Jones, Williams, Davies, Thomas, Evans, Roberts, Hughes, Lewis, Morgan, Griffiths, Owen, Edwards, Rees, James, Jenkins, Price, Morris, Richards, Lloyd, Phillips, Parry, David, Harris, John, Powell, Prichard, Howells, Watkins, Rowlands, Bowen, Humphreys, Ellis, Pugh, Llewelyn, and Hopkins.

(Rowlands and Rowlands, page 164)

Only one of these 35 Welsh surnames is not derived from a personal name – Lloyd – which is a descriptive name, being an anglicised spelling of the Welsh llwyd, grey.

But his distribution is by no means even throughout Wales: there are major regional variations, with some surnames being extremely common in one area but almost non-existent in others. This map shows this variation for the most common surname in Wales, Jones. Or, rather, common in some parts but decidedly uncommon in others:

Map: Distribution and incidence of the surname Jones

(Rowlands and Rowlands, page 164)

From this map we can see that the white areas — Pembrokeshire, the Gower peninsular and South Glamorgan — have less than five percent occurrence of the surname Jones. It can be no co-incidence that these were the first areas to be conquered by the Normans, who occupied the easily-accessed South Wales coastal strip by 1093 and settled the land with their followers, who brought their own, non-Welsh, surnames with them. It would be another 200 years before the rest of Wales was finally conquered.


Surnames derived from ‘ap' or ‘ab' (son of)

Surnames were never used in Wales until the arrival of the Normans, who conquered the border areas and south Wales coastal areas during the 11th century, and then only by Welsh gentry families eager to copy their new masters. This process was accelerated somewhat after the final conquest of Wales by Edward I in 1282, but it wasn't until the highly centralised Tudor state created by the Welshman thHenry VII and his successors that the system already in place in England became applied to ordinary Welsh men and women. Before this the Welsh used the system of patronymics (from the Latin ‘pater', father) whereby a son would carry his father's Christian name after his own, with the word 'ab' or 'ap' (from the Welsh 'map' or ‘mab', son). Thus Rhys ap Thomas means Rhys, son of Thomas. If he named his son Gruffydd, then he would become Gruffydd ap Rhys (Gruffydd, son of Rhys) and so on.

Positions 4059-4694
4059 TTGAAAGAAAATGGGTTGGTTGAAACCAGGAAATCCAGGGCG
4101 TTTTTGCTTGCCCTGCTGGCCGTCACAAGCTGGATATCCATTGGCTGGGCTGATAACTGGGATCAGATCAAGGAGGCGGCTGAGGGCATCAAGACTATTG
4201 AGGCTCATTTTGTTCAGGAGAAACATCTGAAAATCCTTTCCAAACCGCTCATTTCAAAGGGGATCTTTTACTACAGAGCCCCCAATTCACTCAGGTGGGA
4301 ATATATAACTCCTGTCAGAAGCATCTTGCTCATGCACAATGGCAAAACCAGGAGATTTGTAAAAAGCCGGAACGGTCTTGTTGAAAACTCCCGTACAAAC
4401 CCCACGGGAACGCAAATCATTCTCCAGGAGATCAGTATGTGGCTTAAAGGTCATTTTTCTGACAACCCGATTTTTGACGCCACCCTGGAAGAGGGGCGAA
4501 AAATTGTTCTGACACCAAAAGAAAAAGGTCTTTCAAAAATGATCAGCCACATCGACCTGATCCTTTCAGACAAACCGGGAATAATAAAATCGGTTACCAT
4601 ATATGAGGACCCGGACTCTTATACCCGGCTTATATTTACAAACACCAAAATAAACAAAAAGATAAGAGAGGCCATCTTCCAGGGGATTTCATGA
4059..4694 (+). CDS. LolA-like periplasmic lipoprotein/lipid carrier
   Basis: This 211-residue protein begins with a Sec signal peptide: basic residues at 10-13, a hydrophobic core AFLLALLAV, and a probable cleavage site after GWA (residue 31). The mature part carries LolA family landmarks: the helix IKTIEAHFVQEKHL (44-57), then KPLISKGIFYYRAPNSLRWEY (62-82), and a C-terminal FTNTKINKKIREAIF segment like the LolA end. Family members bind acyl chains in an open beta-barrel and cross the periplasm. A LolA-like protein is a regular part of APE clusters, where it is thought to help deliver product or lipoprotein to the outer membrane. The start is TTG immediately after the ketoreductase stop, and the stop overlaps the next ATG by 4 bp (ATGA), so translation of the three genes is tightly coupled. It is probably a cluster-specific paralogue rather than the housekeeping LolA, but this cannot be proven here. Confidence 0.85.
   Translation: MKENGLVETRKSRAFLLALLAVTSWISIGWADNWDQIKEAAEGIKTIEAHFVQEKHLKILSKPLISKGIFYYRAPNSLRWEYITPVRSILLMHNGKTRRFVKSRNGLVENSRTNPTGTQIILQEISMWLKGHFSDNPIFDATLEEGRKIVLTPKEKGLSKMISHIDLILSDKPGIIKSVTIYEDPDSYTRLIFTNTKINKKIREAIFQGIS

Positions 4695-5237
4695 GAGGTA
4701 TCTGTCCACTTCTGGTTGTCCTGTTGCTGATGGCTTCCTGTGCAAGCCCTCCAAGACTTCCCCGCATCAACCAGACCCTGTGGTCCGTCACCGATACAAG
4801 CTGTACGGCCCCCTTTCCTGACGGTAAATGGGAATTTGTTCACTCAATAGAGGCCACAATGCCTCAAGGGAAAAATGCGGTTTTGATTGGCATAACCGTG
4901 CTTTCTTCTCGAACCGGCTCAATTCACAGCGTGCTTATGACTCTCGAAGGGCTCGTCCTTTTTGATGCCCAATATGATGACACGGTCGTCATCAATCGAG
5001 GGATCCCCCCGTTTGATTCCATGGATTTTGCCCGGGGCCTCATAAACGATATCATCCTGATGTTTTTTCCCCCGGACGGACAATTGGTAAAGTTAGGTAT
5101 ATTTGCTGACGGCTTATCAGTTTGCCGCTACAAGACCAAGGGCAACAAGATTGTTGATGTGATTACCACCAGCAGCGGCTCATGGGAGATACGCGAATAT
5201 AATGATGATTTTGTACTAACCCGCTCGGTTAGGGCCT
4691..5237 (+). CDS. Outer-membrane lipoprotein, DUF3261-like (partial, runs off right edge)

A specialist in Welsh family history has written

In Wales surnames only started to be taken on any scale in the sixteenth century, a full hundred years after they had become the norm in England. Prior to the sixteenth century the traditional naming system in Wales involved a person having a given name and attaching to it the given name of (normally) the father and, if necessary, the given names of as many earlier generations as would uniquely identify the bearer within their particular community. With the Acts of Union (1536-43), the people of Wales became fully subject to English law and administration for the first time. They also became subject to pressures to conform to English practices regarding surnames.

( Rowlands and Rowlands, page 165.)

Naturally, the switchover to the English system wasn't immediate, and it took several centuries before the Welsh finally abandoned their patronymics and adopted the English system of adding the possessive ‘s' to many Christian names to create a surname: